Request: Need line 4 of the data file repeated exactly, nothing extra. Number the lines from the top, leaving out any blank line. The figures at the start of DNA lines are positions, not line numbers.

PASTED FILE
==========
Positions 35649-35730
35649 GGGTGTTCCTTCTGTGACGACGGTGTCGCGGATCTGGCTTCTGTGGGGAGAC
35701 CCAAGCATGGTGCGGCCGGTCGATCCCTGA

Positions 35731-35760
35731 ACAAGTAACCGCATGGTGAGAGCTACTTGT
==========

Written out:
Positions 35731-35760